In exactly three days we hold the much anticipated 2017 elections. I wish all the candidates well, this has been a grueling season for you, expensive on the pocket and punishing on the body and soul. As we head to this important day in Kenya’s democratic calendar, mine is to issue several bouquets and barbs to those that have acted with honour and dishonour this season.
My first bouquet goes to the IEBC. People easily forget that this Commission only started work in 2017 after their predecessors left in ignominy. This team had one of the steepest learning curves for any organ with a mandate of its kind anywhere in the world. And while it has had many missteps, most were externally generated, resulting from time-pressure and the dysfunctionality of our system. In an environment of numerous court cases, maximum suspicion and myriad “they will rig” allegations, Mr Wafula Chebukati’s team has somehow managed to obtain and retain an above-threshold quantum of trust and will no doubt deliver an election that six months ago looked impossible. To Chebukati, Mr Ezra Chiloba and the entire team, despite the loss of your senior officer at a critical time, we urge that you keep up the spirit and deliver a credible election.
Rejecting six-piece suit
The next bouquet goes to the Kenyan voter. Despite being let down year after year by politicians, the Kenyan voter has an amazing faith in the electoral process.
This voter came out and registered even though many nay-sayers had anticipated a depressed voter registration. The same voters came out in their thousands to nominate their favourite candidate. Where the nominations were rigged, the voters have clearly shown their preference during the campaigns, many rejecting the preferred six-piece suit. The voter looks determined to come out and vote on the 8th and to ensure the electoral process is free, fair and peaceful. This, dear voter, is your country and on its behalf, I hand you a deserved bouquet.
The third bouquet goes to the Judiciary. In the last one year, more than a hundred election related cases have been submitted to the courts, some filed as late as this week. Some of the matters have gone to the very heart of the electoral process and some even threatened to derail the elections. Even where one may disagree with some of the Court’s decision there is no doubt that the courts have given all parties a hearing and granted fair decisions within reasonable time, allowing us to continue to have faith in the judicial process, something unimaginable only 10 years ago.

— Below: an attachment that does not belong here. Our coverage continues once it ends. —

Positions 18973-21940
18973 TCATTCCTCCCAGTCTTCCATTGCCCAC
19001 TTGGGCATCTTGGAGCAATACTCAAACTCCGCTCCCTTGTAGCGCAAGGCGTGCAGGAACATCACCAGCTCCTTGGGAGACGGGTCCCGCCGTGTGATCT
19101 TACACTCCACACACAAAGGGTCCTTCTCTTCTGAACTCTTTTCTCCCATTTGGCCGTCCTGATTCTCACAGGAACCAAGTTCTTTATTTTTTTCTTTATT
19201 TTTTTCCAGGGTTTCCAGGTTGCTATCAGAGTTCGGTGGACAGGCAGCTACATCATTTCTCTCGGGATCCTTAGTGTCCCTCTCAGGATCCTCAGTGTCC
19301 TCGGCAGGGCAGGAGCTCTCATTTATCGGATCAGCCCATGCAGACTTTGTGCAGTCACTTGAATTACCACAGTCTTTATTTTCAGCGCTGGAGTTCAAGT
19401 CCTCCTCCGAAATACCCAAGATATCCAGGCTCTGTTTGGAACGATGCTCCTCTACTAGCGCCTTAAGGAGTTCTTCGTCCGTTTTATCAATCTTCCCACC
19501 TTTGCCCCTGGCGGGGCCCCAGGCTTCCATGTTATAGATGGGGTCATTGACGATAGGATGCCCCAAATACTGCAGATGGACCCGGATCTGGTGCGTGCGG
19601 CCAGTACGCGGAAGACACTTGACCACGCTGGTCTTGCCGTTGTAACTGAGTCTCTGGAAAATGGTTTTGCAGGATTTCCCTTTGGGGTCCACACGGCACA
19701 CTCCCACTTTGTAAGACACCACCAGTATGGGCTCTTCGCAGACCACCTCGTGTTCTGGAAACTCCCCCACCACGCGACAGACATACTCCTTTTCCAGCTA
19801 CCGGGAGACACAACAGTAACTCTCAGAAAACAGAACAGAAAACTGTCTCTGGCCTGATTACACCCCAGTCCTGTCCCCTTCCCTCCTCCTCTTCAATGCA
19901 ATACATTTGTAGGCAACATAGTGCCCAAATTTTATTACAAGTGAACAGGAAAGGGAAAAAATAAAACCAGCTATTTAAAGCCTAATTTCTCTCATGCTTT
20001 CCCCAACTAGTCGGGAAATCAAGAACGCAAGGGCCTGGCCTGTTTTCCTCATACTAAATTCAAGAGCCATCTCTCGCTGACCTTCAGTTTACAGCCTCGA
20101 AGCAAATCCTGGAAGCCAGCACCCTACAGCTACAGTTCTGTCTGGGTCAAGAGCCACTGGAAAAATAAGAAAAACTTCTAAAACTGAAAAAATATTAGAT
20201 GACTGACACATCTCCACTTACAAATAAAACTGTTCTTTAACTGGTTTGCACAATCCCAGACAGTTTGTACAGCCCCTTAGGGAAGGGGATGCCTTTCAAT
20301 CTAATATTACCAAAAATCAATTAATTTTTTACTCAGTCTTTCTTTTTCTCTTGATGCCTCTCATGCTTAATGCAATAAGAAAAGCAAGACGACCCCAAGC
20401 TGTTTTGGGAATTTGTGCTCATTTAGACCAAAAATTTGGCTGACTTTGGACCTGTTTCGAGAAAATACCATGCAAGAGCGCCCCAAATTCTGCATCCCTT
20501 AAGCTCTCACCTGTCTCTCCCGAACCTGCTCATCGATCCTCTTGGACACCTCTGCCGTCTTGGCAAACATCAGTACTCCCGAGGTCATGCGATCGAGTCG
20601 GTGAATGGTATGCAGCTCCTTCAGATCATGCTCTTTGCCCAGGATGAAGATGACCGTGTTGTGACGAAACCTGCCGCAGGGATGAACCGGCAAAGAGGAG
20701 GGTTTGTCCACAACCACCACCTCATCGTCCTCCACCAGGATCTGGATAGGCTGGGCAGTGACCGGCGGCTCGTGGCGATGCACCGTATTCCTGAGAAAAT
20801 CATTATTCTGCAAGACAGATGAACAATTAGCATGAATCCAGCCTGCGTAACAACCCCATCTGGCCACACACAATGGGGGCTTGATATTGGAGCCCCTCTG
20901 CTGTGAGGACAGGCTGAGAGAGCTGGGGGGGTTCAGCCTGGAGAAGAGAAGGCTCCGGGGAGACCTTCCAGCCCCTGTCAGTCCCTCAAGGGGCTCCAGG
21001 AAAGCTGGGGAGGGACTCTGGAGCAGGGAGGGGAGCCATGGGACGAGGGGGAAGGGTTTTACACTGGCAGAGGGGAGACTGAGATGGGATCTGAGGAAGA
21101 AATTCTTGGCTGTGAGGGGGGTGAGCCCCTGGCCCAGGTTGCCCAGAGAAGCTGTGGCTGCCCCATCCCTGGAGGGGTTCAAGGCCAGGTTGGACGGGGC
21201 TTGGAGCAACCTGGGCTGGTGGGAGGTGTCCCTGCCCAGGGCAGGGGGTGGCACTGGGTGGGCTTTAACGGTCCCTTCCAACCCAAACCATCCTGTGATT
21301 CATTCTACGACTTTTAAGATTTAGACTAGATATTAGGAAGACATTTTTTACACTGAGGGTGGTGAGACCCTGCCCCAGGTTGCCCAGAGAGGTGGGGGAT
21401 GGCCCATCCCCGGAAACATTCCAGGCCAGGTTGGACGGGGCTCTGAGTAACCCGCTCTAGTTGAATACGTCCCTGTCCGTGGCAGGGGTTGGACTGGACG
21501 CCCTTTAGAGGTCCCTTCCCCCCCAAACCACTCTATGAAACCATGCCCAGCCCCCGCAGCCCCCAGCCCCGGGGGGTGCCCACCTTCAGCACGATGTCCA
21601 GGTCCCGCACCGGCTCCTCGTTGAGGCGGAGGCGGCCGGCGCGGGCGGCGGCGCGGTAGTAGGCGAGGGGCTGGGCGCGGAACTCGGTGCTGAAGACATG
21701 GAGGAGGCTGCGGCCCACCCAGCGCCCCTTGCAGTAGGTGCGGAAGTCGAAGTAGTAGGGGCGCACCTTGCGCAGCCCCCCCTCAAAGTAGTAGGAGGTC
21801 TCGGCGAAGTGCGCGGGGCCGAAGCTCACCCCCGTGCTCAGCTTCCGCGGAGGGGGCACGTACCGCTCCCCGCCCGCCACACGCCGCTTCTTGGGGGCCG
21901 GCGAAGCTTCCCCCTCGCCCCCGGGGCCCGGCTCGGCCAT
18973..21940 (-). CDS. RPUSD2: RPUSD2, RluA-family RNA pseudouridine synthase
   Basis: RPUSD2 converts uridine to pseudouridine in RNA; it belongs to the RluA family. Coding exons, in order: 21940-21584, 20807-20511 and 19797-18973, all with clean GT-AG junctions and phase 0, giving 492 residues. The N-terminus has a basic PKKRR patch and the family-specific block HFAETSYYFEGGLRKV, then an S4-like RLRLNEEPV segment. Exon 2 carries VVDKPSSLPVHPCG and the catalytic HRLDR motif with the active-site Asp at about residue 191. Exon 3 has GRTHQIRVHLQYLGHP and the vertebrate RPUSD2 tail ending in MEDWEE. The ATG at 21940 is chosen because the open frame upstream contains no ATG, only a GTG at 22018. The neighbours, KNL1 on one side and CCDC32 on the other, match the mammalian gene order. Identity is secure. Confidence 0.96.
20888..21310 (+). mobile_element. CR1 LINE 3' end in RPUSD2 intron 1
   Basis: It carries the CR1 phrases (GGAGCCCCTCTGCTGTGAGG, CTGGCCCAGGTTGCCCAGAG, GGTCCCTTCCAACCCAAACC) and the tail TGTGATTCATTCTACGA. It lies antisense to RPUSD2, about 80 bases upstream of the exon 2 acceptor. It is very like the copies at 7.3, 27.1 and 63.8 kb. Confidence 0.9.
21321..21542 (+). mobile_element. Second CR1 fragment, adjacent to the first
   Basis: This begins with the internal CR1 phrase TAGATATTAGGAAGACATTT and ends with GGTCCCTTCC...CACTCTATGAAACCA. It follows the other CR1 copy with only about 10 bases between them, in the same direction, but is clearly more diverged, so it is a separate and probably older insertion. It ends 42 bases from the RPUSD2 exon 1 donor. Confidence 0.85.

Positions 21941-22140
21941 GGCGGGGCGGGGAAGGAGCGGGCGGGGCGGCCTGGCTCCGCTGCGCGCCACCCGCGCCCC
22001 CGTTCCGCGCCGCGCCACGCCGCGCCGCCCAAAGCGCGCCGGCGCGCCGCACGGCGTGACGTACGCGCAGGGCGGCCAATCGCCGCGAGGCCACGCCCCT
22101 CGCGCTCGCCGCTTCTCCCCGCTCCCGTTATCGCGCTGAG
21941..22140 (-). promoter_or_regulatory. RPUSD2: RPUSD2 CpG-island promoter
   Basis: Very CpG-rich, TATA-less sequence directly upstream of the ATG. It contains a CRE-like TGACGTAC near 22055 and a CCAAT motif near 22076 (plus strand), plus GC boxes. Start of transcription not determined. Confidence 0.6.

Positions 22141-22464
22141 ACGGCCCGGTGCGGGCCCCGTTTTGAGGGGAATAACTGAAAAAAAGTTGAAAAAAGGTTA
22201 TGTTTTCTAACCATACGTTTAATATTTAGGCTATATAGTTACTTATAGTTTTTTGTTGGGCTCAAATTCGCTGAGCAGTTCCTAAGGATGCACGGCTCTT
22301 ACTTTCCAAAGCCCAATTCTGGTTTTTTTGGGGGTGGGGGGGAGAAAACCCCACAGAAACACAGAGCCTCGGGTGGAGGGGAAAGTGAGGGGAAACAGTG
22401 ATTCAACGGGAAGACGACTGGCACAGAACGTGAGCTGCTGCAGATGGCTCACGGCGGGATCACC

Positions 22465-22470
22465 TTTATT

Now for the barbs. The first barb must go to our politicians. While it is acceptable to use all means necessary to seek votes, many politicians have excelled in fear and hate mongering, unnecessary discord, and violence peddling. They have felt no shame in exploiting misfortunes for political gain. Nothing to the politician is sacred as long as it gets an extra vote. Shame on you, mheshmiwa.
The second barb must go to the Kenyan social media community. There is no better way to lose faith in Kenya than to visit social media. All the nuts seem to have departed the woodworks and landed in Facebook, Twitter and similar mediums, hurling epithets, babbling inanities and peddling trash. The anonymity of social media brings out the worst in us. Who can imagine that an adult of sound mind would post mortuary-derived pictures to make a silly political point? Only God can forgive some of you.
The third barb goes to the religious community. As I have gone round in various campaigns I have been disappointed how absorbed in partisan money-driven politics many religious organisations have become. The same greed for money, the same sectarian partisanship has infected the religious community so that it is no longer the light on a hill. For this, you hereby obtain a barb.
To my readers, by the time you read me next week, we will have a newly elected government. Whether it is the right government will depend on your vote. Stand up and be counted this Tuesday.
- The writer is an advocate of the High Court of Kenya